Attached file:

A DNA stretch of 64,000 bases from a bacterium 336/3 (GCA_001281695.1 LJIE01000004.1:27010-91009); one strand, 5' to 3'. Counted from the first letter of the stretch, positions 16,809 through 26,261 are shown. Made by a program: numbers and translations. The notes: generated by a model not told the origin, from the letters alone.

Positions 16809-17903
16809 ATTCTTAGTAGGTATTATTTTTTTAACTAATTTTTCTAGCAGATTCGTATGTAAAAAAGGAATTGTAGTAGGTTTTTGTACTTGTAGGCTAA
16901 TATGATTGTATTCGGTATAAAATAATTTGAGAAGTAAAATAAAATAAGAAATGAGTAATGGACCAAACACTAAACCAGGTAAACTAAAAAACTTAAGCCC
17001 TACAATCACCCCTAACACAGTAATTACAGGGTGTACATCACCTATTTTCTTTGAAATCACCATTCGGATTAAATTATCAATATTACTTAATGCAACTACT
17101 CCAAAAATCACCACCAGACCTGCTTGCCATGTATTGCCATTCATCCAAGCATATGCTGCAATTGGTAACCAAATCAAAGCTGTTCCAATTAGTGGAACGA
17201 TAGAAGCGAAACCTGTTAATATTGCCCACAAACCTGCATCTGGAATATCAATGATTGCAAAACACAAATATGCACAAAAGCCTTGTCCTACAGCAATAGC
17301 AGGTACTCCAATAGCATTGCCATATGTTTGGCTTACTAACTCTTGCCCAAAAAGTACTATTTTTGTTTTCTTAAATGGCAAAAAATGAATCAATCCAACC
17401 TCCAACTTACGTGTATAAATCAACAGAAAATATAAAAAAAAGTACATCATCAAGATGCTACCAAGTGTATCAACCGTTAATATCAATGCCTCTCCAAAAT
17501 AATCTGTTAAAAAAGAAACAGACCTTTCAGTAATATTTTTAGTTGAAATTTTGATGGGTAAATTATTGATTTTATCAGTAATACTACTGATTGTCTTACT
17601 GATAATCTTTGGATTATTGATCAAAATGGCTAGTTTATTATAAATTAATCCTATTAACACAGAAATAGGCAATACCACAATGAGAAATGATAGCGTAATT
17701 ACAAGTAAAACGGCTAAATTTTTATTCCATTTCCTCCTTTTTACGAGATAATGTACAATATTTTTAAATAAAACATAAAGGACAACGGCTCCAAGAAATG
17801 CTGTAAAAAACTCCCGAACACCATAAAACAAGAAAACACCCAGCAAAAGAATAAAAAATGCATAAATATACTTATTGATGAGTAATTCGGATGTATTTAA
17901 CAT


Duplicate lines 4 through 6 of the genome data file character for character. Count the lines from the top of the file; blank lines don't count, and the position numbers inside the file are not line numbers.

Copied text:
16901 TATGATTGTATTCGGTATAAAATAATTTGAGAAGTAAAATAAAATAAGAAATGAGTAATGGACCAAACACTAAACCAGGTAAACTAAAAAACTTAAGCCC
17001 TACAATCACCCCTAACACAGTAATTACAGGGTGTACATCACCTATTTTCTTTGAAATCACCATTCGGATTAAATTATCAATATTACTTAATGCAACTACT
17101 CCAAAAATCACCACCAGACCTGCTTGCCATGTATTGCCATTCATCCAAGCATATGCTGCAATTGGTAACCAAATCAAAGCTGTTCCAATTAGTGGAACGA